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Dr. Goodall, Bart Weetjens, and SUA
Dr. Goodall, Bart Weetjens, and SUA's Prof. Ngaga

Dr. Jane Goodall pays a visit to APOPO

Internationally renowned primatologist and conservationist Dr. Jane Goodall recently spent a morning with the APOPO team – human and rat alike – as part of her larger visit to Sokoine University of Agriculture this February.

After being introduced to our work through our founder, Bart Weetjens, Dr. Goodall visited our Tanzanian headquarters for the first time in 2003. This month she was warmly welcomed back to our training facilities, where she spent a morning touring APOPO’s landmine detection training field, viewing the rats in action, and speaking with our HeroRAT trainers and staff.

Following a break at APOPO’s Tuberculosis Detection facility for tea and coffee, Dr. Goodall, along with her team,  representatives from Sokoine University, and members of the University's Roots and Shoots club, commenced the planting of 20 fruit trees to brighten the garden of our TB Detection facility.

“I admire the work APOPO is doing with their HeroRATs, on behalf of the thousands of people whose lives have been saved, and for changing the reputation of the rats for the better,” said Dr. Goodall, after completing her visit of APOPO. The entire APOPO staff was proud to present our training headquarters to Dr. Goodall and her team, and we invite her again to Morogoro anytime!


A life affected by APOPO’s work

Azarias is one of many people affected by landmines in Mozambique. In 1981, he lost his right leg after stepping on a landmine in the Pfukwe Corridor of the Mabalane District. Since then he has lost his brother, uncle and cousin, all to landmines. His livelihood, livestock, was also at risk. 

When asked about the mines, Azarias looked down and said, “When I heard the loud noise of a mine, I felt sad and thought of my past years. I knew it was either the life of a human being, or of a livestock that had been taken away.”

APOPO has since been clearing mines in the Mabalane District, which was one of the largest minefields in Mozambique. APOPO’s Mine Action Program in the Gaza Province has so far positively affected the lives of over 117,500 people.

Azarias smiles, “There is happiness, our land has been returned to us, freedom of grazing for livestock, no restrictions on where we walk. The mines have been a serious problem and we have already seen a reduction in people losing their lives. We are very happy.”

 

Surveying the Thai-Cambodian border

Along the Thai-Cambodian border, the APOPO-PRO survey teams have now detailed more than 50 million square meters of Suspected Hazardous Areas (SHA). As a result, the surveyed land was reclassified as follows:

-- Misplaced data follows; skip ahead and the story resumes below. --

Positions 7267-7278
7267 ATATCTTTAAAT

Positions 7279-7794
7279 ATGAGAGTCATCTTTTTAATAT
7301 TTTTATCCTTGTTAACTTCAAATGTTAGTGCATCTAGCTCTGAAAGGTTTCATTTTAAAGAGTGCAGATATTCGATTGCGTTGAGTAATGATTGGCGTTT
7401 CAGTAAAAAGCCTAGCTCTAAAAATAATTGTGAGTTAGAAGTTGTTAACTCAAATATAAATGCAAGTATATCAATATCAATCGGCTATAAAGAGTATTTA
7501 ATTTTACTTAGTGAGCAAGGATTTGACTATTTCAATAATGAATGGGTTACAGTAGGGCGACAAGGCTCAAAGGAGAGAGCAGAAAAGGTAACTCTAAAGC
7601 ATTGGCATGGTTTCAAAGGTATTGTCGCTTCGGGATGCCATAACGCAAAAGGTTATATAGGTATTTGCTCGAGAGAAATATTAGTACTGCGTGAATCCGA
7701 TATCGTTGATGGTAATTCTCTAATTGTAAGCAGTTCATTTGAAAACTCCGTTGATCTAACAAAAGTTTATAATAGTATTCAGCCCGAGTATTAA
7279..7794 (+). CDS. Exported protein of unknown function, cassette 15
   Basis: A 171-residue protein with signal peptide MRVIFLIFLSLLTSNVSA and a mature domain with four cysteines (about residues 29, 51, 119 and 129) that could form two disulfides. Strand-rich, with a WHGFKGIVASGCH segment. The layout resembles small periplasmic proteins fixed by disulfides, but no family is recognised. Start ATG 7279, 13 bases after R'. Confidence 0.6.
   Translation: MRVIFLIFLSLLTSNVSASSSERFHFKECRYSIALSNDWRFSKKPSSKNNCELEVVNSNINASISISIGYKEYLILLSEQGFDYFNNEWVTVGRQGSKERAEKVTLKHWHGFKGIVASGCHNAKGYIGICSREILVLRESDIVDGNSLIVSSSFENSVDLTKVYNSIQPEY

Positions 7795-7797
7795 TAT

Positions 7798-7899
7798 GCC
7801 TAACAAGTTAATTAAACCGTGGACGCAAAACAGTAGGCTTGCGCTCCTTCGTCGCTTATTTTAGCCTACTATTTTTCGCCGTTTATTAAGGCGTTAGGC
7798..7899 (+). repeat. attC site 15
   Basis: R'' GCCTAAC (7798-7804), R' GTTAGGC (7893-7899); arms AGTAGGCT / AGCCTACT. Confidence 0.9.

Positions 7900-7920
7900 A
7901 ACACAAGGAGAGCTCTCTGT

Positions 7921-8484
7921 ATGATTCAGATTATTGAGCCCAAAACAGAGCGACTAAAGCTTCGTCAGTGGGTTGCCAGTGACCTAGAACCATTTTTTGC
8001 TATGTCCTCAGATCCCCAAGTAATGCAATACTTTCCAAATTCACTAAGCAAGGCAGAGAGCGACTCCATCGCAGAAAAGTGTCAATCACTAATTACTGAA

• 5% Cancelled Land
• 25% Confirmed Hazardous Areas (CHA)
• 70% SHA or Area With Restriction (ARW), pending further technical survey.  

Alongside the four non-technical survey (NTS) teams, APOPO-PRO had two small technical survey (TS) teams, whose role was to verify information being collected. Through this verification process, 476 mines were found along with 876 explosive remnants of war (ERW). These finds confirm that the NTS methodology is correctly identifying areas containing mines.

With such a promising start for the survey program, APOPO hopes to secure further funding to ensure that we continue to play a significant role in helping the Thailand Mine Action Center (TMAC) achieve their goal of a mine-free nation. 

Lieutenant GeneraI Chatree Changrian, Director General of TMAC, fully supports APOPO’s efforts: “APOPO has made a substantial contribution, and has become one of the most important partners of TMAC…we believe that APOPO’s efforts can contribute to a much more efficient survey to facilitate the land release process, which will bring Thailand as well as other countries in this region many steps closer to full compliance with the APMBC.” 

 

A Day in the Life of a HeroRAT-in-training

HeroRATs put their best paws forward for the camera in their latest cinematic effort, “A Day in the Life of a HeroRAT-in-training,” specially filmed for GlobalGiving’s 2012 Video Contest. Even though the HeroRATs were not declared winners this time around, the three-minute video remains featured on our GlobalGiving project page, Train HeroRATs for life-saving detection missions.